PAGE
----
In high school, my perception was that I was huge at 240lbs and a 44 inch waist.
By the time I got to grade 11, friends of mine started encouraging me to use the weight room at school, and to become part of the school’s Rugby team. It took some prodding but I finally took the step into the weight room. As I was told, “No one is going to laugh at you. They will look at you, pat you on the back and encourage you.” I certainly enjoyed myself. The important thing for me at the time was trying something different.
At this point in my life, while the pressure was not off me to get fit, I was in a position where I could make my own choices and really think objectively, rather than having the choice made for me.
Rugby was another challenge. What was I doing in a competitive environment? I was going to get ridiculed, laughed at, etc… you name it. My fears certainly kicked in. For the most part the opposite was true and the advice above held true. Face it, when I wasn’t giving 110%, I heard it. Not because they thought I was an idiot but so I could better myself and push myself to be the best. I did my best and I had a blast.
By the time I got to university I felt good. I was working at a campground and cycling back and forth from work. During the year I used the weight room and pool, although I did not have a set routine.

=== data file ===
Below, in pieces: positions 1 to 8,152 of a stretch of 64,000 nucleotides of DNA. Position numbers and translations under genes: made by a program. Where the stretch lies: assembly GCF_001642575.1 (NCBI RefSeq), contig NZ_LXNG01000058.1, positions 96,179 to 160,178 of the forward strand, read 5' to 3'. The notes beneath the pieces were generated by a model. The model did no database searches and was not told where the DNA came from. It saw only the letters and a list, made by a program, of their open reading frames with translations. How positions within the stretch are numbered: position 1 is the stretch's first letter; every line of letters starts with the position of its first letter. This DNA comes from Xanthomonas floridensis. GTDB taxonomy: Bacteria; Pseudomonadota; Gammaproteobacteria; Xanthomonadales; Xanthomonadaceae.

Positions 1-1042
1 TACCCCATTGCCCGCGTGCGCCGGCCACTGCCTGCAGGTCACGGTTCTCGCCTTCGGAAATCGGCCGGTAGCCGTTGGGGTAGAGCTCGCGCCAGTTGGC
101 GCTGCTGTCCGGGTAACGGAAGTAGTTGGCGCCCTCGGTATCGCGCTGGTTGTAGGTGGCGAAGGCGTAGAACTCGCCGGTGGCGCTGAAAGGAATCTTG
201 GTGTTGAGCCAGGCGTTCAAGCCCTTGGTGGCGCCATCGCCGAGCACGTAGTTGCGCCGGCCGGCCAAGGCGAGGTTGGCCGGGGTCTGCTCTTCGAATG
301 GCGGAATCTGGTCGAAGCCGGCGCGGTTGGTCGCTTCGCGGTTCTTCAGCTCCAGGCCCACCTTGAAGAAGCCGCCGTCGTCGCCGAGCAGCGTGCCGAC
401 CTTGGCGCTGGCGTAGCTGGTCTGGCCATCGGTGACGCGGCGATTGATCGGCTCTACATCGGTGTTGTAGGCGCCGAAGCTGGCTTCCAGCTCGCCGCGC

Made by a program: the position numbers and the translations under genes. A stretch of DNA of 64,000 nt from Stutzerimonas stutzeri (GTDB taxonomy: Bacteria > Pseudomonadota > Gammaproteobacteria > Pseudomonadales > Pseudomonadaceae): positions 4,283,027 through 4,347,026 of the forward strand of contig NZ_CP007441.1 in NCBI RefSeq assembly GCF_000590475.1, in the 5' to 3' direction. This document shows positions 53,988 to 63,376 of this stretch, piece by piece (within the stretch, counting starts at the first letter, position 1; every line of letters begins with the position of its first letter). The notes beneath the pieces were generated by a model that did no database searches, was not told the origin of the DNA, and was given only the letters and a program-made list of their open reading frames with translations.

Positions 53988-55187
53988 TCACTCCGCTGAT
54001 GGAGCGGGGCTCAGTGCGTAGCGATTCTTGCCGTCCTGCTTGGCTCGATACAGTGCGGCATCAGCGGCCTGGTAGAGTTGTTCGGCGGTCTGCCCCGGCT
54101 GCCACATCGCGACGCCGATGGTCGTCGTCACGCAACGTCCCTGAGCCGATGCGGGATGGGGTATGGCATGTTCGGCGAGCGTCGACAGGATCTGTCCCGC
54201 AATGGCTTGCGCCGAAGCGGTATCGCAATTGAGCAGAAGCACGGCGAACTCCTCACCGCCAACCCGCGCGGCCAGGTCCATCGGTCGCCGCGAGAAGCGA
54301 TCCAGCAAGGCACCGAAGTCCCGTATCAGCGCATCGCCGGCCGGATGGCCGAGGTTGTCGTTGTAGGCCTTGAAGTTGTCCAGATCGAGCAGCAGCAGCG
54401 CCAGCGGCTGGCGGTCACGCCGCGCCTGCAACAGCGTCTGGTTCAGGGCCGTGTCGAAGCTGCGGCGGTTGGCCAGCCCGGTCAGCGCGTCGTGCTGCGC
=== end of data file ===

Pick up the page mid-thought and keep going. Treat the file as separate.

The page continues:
During my second year at Carleton University, I found a local Rugby club, The Ottawa Scottish RFC, and for third year I played university Rugby in the UK.
My extended family was positive about me getting active. My Aunt and Uncle supported my choices and helped by driving me to practices, picked me up from games, and sometimes watched – something I really appreciated. They were truly there for me. I was finally in the space I needed to make my own choices and was receiving the right encouragement I had been searching for, for years. I was well on my way to finally enjoying sport.
My immediate family, while encouraged that I was trying to get fit, where not as supportive. While they helped to get equipment for me, when it came to really taking an active role in my own personal development, they were hands off. For example, I had invited my mother and sister to watch a Rugby match, thinking they would be proud to watch their son and brother in a Rugby match. I soon learned they were not interested and stayed in the car until I asked my coach to drag them out. How is that for encouragement? How embarrassing! What a slap to the face! At least Dad would have loved to watch had he been closer.